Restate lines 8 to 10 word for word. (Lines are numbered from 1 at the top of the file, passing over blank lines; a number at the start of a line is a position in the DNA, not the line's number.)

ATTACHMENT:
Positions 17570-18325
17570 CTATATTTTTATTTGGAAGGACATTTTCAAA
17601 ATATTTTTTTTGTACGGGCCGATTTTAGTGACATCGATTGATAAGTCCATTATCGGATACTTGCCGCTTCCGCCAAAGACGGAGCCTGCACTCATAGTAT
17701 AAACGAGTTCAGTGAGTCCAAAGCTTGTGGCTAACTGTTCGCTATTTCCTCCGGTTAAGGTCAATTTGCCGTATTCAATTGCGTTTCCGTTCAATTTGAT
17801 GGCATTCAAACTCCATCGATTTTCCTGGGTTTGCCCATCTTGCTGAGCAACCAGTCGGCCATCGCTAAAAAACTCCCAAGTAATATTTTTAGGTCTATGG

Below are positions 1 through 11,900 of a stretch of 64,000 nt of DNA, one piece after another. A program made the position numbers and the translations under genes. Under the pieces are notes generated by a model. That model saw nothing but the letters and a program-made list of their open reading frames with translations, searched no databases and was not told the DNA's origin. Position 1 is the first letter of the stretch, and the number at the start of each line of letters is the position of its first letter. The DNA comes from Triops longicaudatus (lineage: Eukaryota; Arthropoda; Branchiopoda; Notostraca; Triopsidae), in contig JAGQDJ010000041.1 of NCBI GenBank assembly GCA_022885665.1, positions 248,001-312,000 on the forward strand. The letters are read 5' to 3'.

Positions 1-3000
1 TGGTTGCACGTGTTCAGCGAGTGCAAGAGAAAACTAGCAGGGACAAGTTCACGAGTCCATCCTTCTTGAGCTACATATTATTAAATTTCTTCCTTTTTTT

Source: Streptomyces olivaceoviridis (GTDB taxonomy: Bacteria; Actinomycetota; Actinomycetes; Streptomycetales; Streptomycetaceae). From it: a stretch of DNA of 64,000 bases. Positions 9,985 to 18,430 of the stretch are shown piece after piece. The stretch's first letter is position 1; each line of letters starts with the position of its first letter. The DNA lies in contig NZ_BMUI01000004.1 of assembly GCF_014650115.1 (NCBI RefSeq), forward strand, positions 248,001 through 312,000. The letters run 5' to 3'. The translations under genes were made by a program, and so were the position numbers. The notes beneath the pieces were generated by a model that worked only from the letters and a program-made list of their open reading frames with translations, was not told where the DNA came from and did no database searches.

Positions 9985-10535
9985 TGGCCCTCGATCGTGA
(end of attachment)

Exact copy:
1 TGGTTGCACGTGTTCAGCGAGTGCAAGAGAAAACTAGCAGGGACAAGTTCACGAGTCCATCCTTCTTGAGCTACATATTATTAAATTTCTTCCTTTTTTT

Source: Streptomyces olivaceoviridis (GTDB taxonomy: Bacteria; Actinomycetota; Actinomycetes; Streptomycetales; Streptomycetaceae). From it: a stretch of DNA of 64,000 bases. Positions 9,985 to 18,430 of the stretch are shown piece after piece. The stretch's first letter is position 1; each line of letters starts with the position of its first letter. The DNA lies in contig NZ_BMUI01000004.1 of assembly GCF_014650115.1 (NCBI RefSeq), forward strand, positions 248,001 through 312,000. The letters run 5' to 3'. The translations under genes were made by a program, and so were the position numbers. The notes beneath the pieces were generated by a model that worked only from the letters and a program-made list of their open reading frames with translations, was not told where the DNA came from and did no database searches.

Positions 9985-10535